Middle Eastern Fatoush Salad

April 22, 2014 Published by Dina

Looking outside through the expanse of windows overlooking the Okanagan in the morning is always reflective. It’s foggy and overcast at the moment, but I suspect the fog will lift as the sun breaks through in a few hours. I don’t mind foggy days, there is a mystery and romance to the silvery tones and staying home seems ever more enticing. The fireplace is warming up the room and a cup of hot camomile tea is releasing it gentle aroma beside me. I have a stack of new cookbooks to go through, ranging from ethnic to vegetables to food writing and food travel. As I am rebuilding a cookbook library (you know why), I am discovering new books and get reacquainted old favourites. Ottolenghi books are among those I had to replace and looking through them is inspiring and whisk me to faraway places. Ever the traveler, I believe in travelling even when I am home. I was watching Ottolenghi host Anthony Bourdain in Jerusalem on an episode of Parts Unknown. They were having lunch outdoors, all vegetables, and the food looked so special that it made me want to cook through the book again.


Buttermilk dressing

Buttermilk dressing

As I was reading through Yotam Ottolenghi and Sami Tamimi’s book Jerusalem I noticed this fatoush salad made with buttermilk based dressing. I was intrigued and decided to try it . Vegetable salad with torn grilled pita bread pieces is a staple in the middle east and comes in a few variations. I make it occasionally, with pita bread or with torn pieces of baguette, with a drizzle of olive oil and vinegar or a squeeze of lemon as the dressing.The buttermilk dressing was new to me and turned out to be beautiful with the salad and probably would be useful with other dishes as well. The salad turned out crisp and delicious as well as photo-worthy (a must for a blogger) so I offer my adaptation of Ottolenghi’s recipe here. He in turn attributes the recipe to Na’ama, Sami’s mother. This is the thing about recipes. Someone always made them before. This is a free form salad you can add to or subtract from and I am sure you will have a beautiful salad in any event.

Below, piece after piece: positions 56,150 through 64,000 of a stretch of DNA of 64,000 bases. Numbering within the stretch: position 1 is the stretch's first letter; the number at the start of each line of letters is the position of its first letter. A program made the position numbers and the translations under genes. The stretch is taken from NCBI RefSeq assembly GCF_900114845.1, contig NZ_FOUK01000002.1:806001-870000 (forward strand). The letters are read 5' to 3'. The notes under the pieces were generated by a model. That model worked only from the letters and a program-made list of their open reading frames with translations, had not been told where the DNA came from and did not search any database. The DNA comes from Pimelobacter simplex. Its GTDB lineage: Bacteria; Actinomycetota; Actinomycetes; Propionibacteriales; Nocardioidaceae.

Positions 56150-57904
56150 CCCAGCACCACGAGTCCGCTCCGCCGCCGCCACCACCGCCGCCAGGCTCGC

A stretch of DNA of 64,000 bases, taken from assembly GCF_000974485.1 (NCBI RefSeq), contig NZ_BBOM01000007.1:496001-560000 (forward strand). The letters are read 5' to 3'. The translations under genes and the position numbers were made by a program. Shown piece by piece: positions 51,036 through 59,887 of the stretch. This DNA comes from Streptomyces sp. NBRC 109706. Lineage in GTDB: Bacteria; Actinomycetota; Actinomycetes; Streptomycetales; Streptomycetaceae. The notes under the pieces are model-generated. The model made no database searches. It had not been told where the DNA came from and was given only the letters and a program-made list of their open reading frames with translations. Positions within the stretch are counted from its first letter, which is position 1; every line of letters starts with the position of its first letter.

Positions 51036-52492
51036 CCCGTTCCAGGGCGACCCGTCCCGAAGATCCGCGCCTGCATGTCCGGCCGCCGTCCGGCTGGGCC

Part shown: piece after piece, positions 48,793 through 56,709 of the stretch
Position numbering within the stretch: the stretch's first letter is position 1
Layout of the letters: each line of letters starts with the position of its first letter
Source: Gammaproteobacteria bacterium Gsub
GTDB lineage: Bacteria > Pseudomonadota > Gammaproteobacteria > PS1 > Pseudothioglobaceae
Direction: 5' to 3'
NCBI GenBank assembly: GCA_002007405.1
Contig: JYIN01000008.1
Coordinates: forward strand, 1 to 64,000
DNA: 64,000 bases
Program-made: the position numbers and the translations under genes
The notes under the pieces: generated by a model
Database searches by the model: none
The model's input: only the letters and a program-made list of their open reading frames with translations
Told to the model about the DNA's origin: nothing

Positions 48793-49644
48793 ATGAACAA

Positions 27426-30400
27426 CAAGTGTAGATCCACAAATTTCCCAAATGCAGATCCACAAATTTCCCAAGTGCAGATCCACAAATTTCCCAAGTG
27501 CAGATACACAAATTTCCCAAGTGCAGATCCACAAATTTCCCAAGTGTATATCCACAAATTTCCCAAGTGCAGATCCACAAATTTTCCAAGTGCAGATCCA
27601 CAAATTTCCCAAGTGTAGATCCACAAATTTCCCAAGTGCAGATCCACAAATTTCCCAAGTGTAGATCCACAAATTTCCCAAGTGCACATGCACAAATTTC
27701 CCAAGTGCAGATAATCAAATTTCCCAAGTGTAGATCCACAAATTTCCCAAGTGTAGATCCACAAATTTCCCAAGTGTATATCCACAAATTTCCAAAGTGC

The recipe calls for za’atar, a middle eastern spice blend that some may not be familiar with. It is made with dried za’atar leaves, sumac, sesame seeds and salt but there are many variations. It is sold at the markets piled up high or packed into sacks and is such a treat to bring back from vacation(I keep it in the freezer). It’s irreplaceable as a sprinkling on local flat bread and in many other dishes. You can find it in middle eastern stores or online. I have never made it myself (now on my to do list) but Heidi of the famed 101 cookbooks made it and you can find her recipe here.


Za'atar in a spice market, Jerusalem

Za’atar in a spice market, Jerusalem





Spice market, Jerusalem

Spice market, Jerusalem

1 1/2 cups buttermilk
1 garlic clove (grated if you like strong garlic flavour, crushed for less pronounced)
3 tablespoon fresh lemon juice
1/4 cup olive oil
2 tablespoon cider or white wine vinegar
1 1/2 teaspoon salt
3/4 teaspoon freshly ground pepper
1 tablespoon za’atar or sumac with a little more for sprinkling over the salad

Combine all ingredients in a bowl and whisk together.

Set aside and let the flavours combine until ready to use.



A street in old Jaffa

A street in old Jaffa

2 pita breads or French baguette torn into chunks

2-3 crisp romaine leaves, cut or broken into pieces

2 tomatoes, diced

3 small cucumbers, diced

2 radishes, sliced

2 green onions or a bunch of chives, chopped

1/2 cup mint leaves, roughly chopped if large, left whole if small

1/2 cup flat leaf parsley, leaves only




Combine all dressing ingredients in a bowl, mix with a whisk and leave to rest until ready to use.

Chop the salad ingredients to roughly equal size pieces, not too big not too small, just right:) (3/4″)

Combine vegetables in a salad bowl and toss to mix.

Add bread.

Drizzle with some of the dressing (you will not need it all, save some for other dishes) and toss to combine.

You can let the salad sit for just a few minutes before serving.





Fatoush Salad with buttermilk dressing

Fatoush Salad with buttermilk dressing